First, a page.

sought to conceal losses by engaging in a scheme to buy and sell trucks at inflated prices, in some cases double or triple their fair market value. The complaint alleges that as a result of the transactions with third-party dealers, Celadon materially overstated its pre-tax income, net income, and earnings per share in its annual report for the period ending June 30, 2016, and in its subsequent public filings through the period ending Dec. 31, 2016. The complaint also alleges that Meek and Peavler lied to Celadon's auditor by claiming that the pricing in the transactions was "determined and evaluated independently," and by concealing their roles in negotiating and approving the transactions. Meek resigned from Celadon in 2017 and Peavler resigned in 2018.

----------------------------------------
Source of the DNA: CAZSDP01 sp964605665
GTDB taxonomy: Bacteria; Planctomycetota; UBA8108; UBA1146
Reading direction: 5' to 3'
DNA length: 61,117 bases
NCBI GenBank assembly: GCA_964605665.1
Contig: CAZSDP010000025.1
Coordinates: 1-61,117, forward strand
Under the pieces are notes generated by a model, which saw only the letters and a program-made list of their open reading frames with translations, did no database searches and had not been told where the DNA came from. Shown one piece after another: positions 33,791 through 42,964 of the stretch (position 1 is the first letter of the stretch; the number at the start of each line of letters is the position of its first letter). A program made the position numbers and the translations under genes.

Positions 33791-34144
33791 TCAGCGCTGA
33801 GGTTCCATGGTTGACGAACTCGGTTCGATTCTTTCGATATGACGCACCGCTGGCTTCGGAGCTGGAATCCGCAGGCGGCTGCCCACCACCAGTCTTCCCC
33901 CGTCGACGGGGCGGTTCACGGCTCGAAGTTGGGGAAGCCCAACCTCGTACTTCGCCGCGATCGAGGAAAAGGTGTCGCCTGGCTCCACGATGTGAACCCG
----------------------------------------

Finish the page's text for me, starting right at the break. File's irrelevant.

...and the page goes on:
recognizing false revenue and manipulating its reported earnings in 2014, entering into transactions to conceal distressed finances at two licensees who could not meet licensing royalty payments owed to Iconix, and failing to recognize over $239 million in impairment charges for three brands over a multi-year period. Additionally, Iconix and its former Chief Financial Officer Warren Clamen failed to recognize losses from Iconix's failing licensees, disclose that Iconix entered into transactions to secretly and temporarily bolster its licensees' finances, and properly test for impairment. As a result of these accounting improprieties, Iconix overstated net income by hundreds of millions of dollars between 2013 and the third quarter of 2015.
devised a fraudulent scheme to create fictitious revenue, allowing Iconix to meet or beat Wall Street analysts' consensus estimates in the second and third quarters of 2014. According to the complaint, Cole and Horowitz realized substantial profits on Iconix stock sales as a result of the alleged fraud. In order to hide the fraud, as alleged, Cole and Horowitz also deleted emails and caused Iconix to make false and misleading statements in response to an SEC inquiry.